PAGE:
Adey, et al. (2007) list the following as an action plan for raising general cognitive ability.

  1. Learning activities must be generative of cognitive stimulation, i.e. they must have the potential to create challenge rather than being comfortably within the reach of the learner’s current processing capability.
  2. Learning should be collaborative in the sense that learners learn to listen to one another, to argue and to justify, and become accustomed to changing their positions.
  3. Continually raising awareness in students of metacognitive processes

factors in the concept, such as the organization or the quantity of information that cause difficulties in representing and processing;

connecting the present concept to others already in their possession, as they differentiate it from other concepts, and even as they decide that some concepts need to be abandoned;

transferring control of the thinking and learning processes so that the student gradually becomes self-reliant and self-regulating, rather than depending on the teacher continually to monitor and guide his or her thinking.

Adey and Shayer (1994) developed cognitive acceleration programs  incorporating three principles presented as ‘pillars’ to build their lessons around; cognitive conflict, social construction, and metacognition. The cognitive conflict was a problem presented to students to solve. Students were then placed in collaborative groups for discussions around the problem and finally asked to reflect on their thinking and understanding.  Adey and Shayer (1994) have been able to demonstrate tangible gains in both academic outcomes and cognitive development.  They also demonstrated that these gains were not limited to the subject the cognitive acceleration was focused around, but influenced students metacognition and outcomes across all their subjects (Philip Adey, 2004; Shayer, 1997, 1999).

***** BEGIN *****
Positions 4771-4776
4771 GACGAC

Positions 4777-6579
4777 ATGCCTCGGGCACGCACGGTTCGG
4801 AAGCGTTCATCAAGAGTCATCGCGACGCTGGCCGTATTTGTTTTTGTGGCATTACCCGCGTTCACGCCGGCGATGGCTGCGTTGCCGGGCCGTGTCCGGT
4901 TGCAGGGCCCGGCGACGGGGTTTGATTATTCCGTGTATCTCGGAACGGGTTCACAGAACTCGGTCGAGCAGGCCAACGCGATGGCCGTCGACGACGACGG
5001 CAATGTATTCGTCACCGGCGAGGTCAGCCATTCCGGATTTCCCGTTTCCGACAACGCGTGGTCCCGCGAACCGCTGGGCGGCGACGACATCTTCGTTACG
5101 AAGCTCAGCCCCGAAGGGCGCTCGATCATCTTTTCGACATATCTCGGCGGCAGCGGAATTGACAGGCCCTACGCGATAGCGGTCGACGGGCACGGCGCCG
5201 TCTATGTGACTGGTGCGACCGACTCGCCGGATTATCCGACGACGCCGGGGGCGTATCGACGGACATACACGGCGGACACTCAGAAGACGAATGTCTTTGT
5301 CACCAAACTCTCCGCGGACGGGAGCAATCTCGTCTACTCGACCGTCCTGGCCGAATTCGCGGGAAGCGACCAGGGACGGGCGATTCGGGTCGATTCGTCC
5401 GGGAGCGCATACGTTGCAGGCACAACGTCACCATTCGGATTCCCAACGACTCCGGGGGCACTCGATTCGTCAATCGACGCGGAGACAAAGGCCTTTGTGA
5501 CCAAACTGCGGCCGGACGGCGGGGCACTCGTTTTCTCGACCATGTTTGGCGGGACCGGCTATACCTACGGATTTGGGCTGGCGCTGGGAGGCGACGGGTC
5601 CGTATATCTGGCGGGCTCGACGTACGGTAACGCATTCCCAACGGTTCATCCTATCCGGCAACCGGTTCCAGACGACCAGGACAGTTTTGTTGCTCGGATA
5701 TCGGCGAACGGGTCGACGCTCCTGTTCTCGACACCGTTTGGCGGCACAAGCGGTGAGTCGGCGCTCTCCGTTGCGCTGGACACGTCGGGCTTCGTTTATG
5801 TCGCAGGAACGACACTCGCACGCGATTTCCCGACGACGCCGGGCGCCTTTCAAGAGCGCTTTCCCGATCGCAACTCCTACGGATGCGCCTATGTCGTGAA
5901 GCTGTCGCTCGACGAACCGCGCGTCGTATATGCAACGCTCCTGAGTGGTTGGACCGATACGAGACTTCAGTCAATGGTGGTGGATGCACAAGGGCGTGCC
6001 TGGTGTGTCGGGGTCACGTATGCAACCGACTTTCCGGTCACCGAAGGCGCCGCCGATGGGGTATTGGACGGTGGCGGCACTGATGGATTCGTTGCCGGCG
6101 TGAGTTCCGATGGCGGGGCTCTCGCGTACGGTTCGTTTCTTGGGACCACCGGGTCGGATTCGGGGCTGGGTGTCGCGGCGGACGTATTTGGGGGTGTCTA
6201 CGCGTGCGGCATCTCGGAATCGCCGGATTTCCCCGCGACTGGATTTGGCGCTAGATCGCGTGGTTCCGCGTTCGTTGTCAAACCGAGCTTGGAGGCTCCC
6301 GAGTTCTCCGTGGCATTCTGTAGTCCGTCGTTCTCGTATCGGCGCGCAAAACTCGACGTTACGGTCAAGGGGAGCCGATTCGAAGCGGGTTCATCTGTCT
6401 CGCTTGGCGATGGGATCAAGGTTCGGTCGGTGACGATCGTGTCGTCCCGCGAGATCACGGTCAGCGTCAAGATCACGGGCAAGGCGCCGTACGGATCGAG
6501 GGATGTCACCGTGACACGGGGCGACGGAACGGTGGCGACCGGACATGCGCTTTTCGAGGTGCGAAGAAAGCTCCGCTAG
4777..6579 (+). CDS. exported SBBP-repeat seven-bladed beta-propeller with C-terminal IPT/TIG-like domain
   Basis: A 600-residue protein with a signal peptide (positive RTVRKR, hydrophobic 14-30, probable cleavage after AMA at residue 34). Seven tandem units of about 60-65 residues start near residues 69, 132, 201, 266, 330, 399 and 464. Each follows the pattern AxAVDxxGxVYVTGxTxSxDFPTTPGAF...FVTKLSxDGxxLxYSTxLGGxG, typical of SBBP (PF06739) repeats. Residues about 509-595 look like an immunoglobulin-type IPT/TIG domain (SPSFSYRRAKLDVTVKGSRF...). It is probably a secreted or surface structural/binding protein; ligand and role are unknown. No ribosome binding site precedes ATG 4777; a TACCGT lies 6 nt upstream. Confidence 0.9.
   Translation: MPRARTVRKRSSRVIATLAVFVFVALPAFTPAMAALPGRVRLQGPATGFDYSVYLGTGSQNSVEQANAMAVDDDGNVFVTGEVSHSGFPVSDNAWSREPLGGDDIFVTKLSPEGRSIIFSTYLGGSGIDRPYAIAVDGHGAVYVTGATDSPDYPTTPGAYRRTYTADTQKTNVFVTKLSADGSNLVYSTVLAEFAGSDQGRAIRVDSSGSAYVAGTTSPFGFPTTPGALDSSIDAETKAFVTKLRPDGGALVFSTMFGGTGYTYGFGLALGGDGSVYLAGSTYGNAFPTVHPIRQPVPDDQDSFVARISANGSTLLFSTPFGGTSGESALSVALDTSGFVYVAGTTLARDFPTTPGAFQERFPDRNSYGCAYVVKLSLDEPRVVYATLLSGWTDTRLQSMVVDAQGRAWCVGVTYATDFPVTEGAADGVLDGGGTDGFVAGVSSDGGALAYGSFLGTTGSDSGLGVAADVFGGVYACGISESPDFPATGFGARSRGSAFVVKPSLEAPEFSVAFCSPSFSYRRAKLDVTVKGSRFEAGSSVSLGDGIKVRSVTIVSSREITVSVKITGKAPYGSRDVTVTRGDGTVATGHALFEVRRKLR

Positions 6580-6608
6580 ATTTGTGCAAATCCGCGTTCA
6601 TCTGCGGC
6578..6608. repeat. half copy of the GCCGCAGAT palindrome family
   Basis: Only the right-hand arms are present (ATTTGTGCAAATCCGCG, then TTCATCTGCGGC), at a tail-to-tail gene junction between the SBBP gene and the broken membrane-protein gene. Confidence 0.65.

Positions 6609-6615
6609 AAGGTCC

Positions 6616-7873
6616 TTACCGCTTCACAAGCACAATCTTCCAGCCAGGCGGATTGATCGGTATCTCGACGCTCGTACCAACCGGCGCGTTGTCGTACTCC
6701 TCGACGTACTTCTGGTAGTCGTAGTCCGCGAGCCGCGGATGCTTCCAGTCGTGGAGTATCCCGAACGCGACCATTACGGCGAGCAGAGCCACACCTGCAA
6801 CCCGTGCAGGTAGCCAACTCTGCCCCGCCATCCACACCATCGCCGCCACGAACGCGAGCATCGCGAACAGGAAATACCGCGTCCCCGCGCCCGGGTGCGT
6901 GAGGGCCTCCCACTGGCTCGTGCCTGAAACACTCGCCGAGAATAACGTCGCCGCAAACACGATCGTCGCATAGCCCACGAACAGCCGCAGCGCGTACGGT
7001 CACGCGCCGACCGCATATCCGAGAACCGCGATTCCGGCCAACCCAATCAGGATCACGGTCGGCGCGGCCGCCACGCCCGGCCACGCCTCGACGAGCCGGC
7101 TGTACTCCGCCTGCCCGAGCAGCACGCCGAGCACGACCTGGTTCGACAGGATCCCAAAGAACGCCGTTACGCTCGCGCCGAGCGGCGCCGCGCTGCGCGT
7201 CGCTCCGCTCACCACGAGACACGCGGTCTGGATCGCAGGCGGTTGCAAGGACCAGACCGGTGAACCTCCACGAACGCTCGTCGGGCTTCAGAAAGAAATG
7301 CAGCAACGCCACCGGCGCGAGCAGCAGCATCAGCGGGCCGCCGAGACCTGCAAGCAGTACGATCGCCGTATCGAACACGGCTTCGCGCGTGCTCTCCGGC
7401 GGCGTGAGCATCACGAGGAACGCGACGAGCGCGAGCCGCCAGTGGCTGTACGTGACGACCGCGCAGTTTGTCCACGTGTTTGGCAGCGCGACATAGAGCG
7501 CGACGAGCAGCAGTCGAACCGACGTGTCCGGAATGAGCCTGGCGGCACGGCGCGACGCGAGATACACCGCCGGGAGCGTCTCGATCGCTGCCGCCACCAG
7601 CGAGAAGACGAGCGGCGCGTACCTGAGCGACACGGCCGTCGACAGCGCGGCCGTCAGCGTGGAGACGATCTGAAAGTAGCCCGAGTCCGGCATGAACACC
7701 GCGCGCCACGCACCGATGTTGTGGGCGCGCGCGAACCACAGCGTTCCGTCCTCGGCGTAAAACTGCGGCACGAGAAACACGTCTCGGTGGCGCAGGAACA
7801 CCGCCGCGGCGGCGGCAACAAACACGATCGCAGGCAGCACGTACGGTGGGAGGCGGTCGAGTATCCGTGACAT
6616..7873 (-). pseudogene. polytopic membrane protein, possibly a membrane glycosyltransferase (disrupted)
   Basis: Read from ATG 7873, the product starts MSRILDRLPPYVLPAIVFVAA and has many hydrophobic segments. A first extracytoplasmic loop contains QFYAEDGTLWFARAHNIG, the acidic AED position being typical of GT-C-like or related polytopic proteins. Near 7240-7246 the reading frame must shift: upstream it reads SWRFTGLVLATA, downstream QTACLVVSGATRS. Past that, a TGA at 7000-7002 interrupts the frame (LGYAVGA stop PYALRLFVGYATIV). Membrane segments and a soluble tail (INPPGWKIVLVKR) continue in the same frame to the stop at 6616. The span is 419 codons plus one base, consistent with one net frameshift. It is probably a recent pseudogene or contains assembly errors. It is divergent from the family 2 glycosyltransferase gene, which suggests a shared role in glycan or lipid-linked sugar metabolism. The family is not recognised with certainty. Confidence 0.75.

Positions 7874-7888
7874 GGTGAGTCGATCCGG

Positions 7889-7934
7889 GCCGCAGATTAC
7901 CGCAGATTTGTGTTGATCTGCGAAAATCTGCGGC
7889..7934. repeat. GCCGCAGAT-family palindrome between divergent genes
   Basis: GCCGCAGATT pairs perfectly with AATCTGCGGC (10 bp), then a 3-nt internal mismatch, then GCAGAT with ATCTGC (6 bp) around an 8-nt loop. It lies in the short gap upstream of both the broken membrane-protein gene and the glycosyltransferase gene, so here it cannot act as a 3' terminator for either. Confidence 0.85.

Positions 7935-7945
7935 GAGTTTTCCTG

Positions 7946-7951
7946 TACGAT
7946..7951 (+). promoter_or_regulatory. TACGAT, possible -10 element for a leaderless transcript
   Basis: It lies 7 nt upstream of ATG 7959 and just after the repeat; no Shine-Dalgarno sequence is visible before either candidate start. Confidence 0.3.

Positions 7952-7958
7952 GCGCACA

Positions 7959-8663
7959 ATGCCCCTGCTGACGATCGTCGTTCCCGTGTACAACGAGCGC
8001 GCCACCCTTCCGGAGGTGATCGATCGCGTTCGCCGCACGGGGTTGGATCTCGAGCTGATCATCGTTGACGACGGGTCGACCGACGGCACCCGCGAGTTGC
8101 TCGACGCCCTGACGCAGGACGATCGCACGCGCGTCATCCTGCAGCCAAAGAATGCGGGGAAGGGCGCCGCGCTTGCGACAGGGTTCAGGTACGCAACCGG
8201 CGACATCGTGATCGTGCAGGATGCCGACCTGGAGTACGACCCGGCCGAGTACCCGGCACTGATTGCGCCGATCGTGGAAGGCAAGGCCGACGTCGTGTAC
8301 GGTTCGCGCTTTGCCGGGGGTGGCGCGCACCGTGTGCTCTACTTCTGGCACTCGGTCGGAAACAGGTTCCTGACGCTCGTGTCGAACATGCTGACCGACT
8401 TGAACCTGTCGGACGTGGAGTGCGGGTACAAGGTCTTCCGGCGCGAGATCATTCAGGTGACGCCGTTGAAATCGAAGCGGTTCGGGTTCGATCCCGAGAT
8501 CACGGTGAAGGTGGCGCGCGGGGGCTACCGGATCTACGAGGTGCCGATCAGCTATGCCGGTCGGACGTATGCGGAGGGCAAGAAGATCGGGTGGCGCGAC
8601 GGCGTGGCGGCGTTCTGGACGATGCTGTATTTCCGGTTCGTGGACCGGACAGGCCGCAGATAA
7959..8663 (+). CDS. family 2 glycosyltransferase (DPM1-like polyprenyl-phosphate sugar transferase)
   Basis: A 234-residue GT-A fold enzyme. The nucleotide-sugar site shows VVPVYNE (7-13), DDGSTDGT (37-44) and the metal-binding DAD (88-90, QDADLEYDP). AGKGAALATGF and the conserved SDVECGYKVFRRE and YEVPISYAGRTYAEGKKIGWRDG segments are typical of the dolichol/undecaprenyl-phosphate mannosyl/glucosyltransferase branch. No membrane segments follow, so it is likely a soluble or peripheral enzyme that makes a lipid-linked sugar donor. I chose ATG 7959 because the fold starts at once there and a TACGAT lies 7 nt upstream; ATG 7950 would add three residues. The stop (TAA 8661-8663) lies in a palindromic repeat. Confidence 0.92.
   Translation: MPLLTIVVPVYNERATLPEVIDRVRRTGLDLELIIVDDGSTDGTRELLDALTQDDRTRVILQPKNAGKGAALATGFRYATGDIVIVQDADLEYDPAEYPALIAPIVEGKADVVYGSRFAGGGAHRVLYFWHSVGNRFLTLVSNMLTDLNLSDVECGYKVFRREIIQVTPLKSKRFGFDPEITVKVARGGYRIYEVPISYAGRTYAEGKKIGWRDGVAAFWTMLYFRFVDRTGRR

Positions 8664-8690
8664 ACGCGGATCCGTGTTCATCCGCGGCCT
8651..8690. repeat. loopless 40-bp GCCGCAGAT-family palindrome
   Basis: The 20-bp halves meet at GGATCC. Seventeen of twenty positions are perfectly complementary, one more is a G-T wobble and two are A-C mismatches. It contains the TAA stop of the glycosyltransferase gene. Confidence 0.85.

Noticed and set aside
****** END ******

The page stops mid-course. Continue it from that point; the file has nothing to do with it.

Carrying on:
Adey, P. (2004). Evidence for Long-Term Effects: Promises and Pitfalls. Evaluation and Research in Education, 18(1), 83-102.

Adey, P., Csapó, B., Demetriou, A., Hautamäki, J., & Shayer, M. (2007). Can we be intelligent about intelligence?: Why education needs the concept of plastic general ability. Educational Research Review, 2(2), 75-97.

Adey, P., & Shayer, M. (1994). Really raising standards: Cognitive intervention and academic achievement. London: Routledge.

Barron, B., & Darling-Hammond, L. (2008). How can we teach for meaningful learning. In L. Darling-Hammond (Ed.), Powerful Learning: What we know about teaching for understanding (pp. 11-70). San Francisco: Jossey-Bass.

Hattie, J. (2009). Visible Learning: a synthesis of over 800 meta-analyses relating to achievement. London: Routledge.

Shayer, M. (1997). The Long-Term Effects of Cognitive Acceleration on Pupils’ School Achievement, November 1996. Report: ED408195. 16pp. Mar.

Shayer, M. (1999). Cognitive Acceleration through Science Education II: Its Effects and Scope. International Journal of Science Education, 21(8), 883-902.

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Personal Digital Devices and Learning

My school has gone down the 1 to 1 device route.  Year 5 and 8 this year have had devices introduced into their learning environments and then progressively over the next couple of years personal digital devices (PDDs) are being introduced into the other learning environments.

This implementation is different from most other schools I know of, for two reasons. (I would be interested to discover other schools that are similar.) Firstly it was the pedagogy being employed by the school that triggered the need and demand for better access to digital information and processing. The school is seriously investing in pedagogical developing, changing learning so that it is personalised, collaborative, constructivist and deep thinking in nature. It has not resulted from a government mandated and funded program or an elitist laptop program that has placed devices into classrooms that don’t get used because teaches have not changed how they teach. (A generalization I know, but I do also know it’s a reality in many schools)